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Also, he doees hve 2 vizsla episodes! One in season 2 or 3 about a V who is terrified of living in the city ( he was relocated) and in season 1 an aggressive V! Check them out :p
 

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I think Milan is a virtuoso trainer in terms of his innate good timing; he is a natural. I also think he is willing to tackle problems that many trainers won't touch. That being said, I think his methods are appalling and ham-fisted, though he has modified them greatly in response to a steady stream of criticism from the dog training community. One specific thing that is blatant is his narration( the dog is calm-submissive now) v the dog's actual body language( it is giving calming signals, cowering, tail tucked and frightened not calm). People would do better to work with a CPDT-KA local trainer or a good obedience club in their areas imo.
 

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Ljilly28 said:
I think Milan is a virtuoso trainer in terms of his innate good timing; he is a natural. I also think he is willing to tackle problems that many trainers won't touch. That being said, I think his methods are appalling and ham-fisted, though he has modified them greatly in response to a steady stream of criticism from the dog training community. One specific thing that is blatant is his narration( the dog is calm-submissive now) v the dog's actual body language( it is giving calming signals, cowering, tail tucked and frightened not calm). People would do better to work with a CPDT-KA local trainer or a good obedience club in their areas imo.
He doesn't do anything that another dog wouldn't do, to convey the message. Actually, he's a little less 'ham-fisted', cause he never bites a dog, even after they bite him. :p
He's more often than not, the last step for people who've hired trainers and are ready to put the dog down.

In my opinion it is much better to be rough with a dog to undo years of bad behaviour, than to put it down because nobody else can teach it.
I've never seen him do anything that I thought was cruel at all.
 

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I thinks dogs are very clear that humans are not other dogs. Dogs give each other so very many fine-tuned signals that we do not read from them or give to them no matter how gifted we are as trainers. The OP asked for thoughts, and those are mine on the subject of aversive methods in that trainers hands. :)
 

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Most of Cesar's physical corrections appal me. His ability to pick up on "cues" is great but I often don't agree with his wild pack interpretation. He completely lost my respect on an episode involving tracheal obstruction (hanging) and trying to convince the owners that he was earning a dogs respect. I believe the fear factor techniques may become a fickle ticking time bomb.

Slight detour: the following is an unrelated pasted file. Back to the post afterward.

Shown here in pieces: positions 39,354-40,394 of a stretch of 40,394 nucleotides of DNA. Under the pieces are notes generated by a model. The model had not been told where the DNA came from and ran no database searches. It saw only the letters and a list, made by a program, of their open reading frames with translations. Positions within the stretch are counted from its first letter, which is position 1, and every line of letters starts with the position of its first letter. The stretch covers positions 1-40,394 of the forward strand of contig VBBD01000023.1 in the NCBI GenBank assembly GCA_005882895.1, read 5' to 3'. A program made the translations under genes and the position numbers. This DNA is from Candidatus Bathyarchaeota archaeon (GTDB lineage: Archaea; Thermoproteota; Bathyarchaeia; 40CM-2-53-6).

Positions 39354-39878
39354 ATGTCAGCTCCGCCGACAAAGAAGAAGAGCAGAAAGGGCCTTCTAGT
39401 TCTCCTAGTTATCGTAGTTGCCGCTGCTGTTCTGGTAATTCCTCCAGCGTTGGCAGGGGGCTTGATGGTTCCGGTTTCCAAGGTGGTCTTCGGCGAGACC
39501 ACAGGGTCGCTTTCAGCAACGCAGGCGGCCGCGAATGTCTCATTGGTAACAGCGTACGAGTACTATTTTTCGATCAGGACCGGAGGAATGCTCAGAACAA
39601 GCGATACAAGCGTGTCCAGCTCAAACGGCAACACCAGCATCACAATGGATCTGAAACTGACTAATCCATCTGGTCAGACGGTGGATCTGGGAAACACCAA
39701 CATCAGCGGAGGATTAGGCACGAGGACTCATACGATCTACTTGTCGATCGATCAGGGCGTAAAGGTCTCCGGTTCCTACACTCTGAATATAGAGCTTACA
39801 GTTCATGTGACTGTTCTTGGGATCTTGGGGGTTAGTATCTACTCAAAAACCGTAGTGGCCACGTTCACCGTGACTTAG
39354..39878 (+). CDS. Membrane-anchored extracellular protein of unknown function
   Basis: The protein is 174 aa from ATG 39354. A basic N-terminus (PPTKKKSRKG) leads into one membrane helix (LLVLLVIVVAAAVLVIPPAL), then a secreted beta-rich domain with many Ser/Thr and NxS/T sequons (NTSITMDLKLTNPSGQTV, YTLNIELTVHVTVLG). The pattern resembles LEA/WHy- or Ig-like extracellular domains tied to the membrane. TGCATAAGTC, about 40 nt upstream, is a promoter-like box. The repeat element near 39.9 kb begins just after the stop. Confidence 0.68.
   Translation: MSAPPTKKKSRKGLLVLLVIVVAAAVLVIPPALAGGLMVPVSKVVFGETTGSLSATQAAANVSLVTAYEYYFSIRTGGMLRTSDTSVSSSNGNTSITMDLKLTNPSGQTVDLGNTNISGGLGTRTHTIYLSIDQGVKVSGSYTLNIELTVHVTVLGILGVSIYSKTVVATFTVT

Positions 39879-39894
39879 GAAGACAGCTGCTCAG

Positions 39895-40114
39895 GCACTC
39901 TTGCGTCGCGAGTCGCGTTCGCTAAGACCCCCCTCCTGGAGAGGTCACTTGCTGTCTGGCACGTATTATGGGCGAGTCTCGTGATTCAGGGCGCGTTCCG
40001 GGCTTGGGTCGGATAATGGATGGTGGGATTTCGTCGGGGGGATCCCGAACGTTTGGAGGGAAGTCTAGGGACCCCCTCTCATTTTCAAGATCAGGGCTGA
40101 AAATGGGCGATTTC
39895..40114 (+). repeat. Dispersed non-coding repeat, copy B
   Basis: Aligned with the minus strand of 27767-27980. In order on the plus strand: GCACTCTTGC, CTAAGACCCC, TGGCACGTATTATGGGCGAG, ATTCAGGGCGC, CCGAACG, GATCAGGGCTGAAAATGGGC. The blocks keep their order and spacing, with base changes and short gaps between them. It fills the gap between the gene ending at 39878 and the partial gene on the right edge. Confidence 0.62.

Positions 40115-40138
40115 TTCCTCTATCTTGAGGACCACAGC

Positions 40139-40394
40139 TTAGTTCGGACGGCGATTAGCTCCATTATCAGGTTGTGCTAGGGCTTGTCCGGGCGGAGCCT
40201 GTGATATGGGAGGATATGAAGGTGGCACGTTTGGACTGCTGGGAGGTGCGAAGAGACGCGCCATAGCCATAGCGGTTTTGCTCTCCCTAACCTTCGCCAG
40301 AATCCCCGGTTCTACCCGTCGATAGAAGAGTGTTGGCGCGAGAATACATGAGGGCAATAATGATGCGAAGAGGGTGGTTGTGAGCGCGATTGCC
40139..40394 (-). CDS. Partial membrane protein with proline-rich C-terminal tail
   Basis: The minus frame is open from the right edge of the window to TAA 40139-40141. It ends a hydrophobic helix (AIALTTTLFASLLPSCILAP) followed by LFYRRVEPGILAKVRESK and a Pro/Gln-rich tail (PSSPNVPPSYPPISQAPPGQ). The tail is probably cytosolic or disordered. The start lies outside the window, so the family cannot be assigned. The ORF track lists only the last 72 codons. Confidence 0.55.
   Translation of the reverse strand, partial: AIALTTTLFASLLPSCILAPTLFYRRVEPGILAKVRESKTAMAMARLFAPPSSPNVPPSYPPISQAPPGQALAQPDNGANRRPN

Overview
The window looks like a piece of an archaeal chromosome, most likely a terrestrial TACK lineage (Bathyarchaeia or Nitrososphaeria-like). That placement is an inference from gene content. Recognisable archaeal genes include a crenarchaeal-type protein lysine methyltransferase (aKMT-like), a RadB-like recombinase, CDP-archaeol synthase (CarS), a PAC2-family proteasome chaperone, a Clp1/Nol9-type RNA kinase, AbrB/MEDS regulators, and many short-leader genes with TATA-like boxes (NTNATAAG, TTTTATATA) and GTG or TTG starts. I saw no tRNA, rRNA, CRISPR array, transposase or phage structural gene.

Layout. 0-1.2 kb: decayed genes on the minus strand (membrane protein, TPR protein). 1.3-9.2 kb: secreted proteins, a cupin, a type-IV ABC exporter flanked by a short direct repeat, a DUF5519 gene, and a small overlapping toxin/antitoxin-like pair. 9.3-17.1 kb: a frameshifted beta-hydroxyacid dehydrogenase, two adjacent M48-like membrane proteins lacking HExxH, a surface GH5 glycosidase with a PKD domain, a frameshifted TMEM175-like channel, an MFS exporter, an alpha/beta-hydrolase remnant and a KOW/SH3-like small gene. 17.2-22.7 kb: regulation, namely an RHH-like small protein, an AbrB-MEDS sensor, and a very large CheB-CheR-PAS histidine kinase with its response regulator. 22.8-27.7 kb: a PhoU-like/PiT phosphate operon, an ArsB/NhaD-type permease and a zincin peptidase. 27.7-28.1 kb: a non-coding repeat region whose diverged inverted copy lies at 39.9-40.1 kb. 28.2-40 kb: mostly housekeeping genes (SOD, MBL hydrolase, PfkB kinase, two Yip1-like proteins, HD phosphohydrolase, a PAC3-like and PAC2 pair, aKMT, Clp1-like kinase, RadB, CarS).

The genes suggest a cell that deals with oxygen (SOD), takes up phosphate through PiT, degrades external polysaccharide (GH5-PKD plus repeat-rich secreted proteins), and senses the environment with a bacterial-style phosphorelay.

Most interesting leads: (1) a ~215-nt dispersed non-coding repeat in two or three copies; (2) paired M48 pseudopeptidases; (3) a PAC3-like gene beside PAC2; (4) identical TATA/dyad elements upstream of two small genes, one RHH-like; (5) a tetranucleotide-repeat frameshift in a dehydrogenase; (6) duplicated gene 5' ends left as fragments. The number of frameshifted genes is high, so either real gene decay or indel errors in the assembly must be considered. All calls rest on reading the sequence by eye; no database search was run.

After all, these are domesticated animals and while some are certainly more tame than others, our dogs are distinctly different from their primitive roots. I am by no means one to "humanize" my pets but I rate Dr. Ian Dunbar and Sophia Yin far more accurate and reliable in behaviour direction than any of these "popular" TV stars!

Favorite resource: http://drsophiayin.com/
 

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Farmology said:
Most of Cesar's physical corrections appal me. His ability to pick up on "cues" is great but I often don't agree with his wild pack interpretation. He completely lost my respect on an episode involving tracheal obstruction (hanging) and trying to convince the owners that he was earning a dogs respect. I believe the fear factor techniques may become a fickle ticking time bomb.

After all, these are domesticated animals and while some are certainly more tame than others, our dogs are distinctly different from their primitive roots. I am by no means one to "humanize" my pets but I rate Dr. Ian Dunbar and Sophia Yin far more accurate and reliable in behaviour direction than any of these "popular" TV stars!

Favorite resource: http://drsophiayin.com/
I agree with this completely. Well said.
 

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kellygh said:
Cesar gives Kuddos & an "interview" with Ian Dunbar in his book Cesar's Rules
Yes and Dr. Dunbar's participation was carefully considered due to the controversial methods Cesar uses (Dogstar Daily podcast discussion). Don't be fooled, this interview (and kuddos) was orchestrated to soften the public opinion.